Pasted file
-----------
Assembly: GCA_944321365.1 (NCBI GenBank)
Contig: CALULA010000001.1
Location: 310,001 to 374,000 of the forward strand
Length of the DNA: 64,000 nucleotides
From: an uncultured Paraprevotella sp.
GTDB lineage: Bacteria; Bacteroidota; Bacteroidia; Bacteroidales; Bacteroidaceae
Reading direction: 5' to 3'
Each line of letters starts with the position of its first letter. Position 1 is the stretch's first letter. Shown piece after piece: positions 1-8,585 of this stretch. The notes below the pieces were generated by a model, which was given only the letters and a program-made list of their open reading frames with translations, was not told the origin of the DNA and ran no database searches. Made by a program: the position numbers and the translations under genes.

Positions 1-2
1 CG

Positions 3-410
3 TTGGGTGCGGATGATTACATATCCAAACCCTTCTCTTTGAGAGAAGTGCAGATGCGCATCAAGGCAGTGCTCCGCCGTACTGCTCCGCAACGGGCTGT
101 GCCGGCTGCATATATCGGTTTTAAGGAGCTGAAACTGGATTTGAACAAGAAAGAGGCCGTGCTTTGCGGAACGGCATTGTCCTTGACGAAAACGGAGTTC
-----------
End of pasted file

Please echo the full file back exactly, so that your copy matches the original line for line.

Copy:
Assembly: GCA_944321365.1 (NCBI GenBank)
Contig: CALULA010000001.1
Location: 310,001 to 374,000 of the forward strand
Length of the DNA: 64,000 nucleotides
From: an uncultured Paraprevotella sp.
GTDB lineage: Bacteria; Bacteroidota; Bacteroidia; Bacteroidales; Bacteroidaceae
Reading direction: 5' to 3'
Each line of letters starts with the position of its first letter. Position 1 is the stretch's first letter. Shown piece after piece: positions 1-8,585 of this stretch. The notes below the pieces were generated by a model, which was given only the letters and a program-made list of their open reading frames with translations, was not told the origin of the DNA and ran no database searches. Made by a program: the position numbers and the translations under genes.

Positions 1-2
1 CG

Positions 3-410
3 TTGGGTGCGGATGATTACATATCCAAACCCTTCTCTTTGAGAGAAGTGCAGATGCGCATCAAGGCAGTGCTCCGCCGTACTGCTCCGCAACGGGCTGT
101 GCCGGCTGCATATATCGGTTTTAAGGAGCTGAAACTGGATTTGAACAAGAAAGAGGCCGTGCTTTGCGGAACGGCATTGTCCTTGACGAAAACGGAGTTC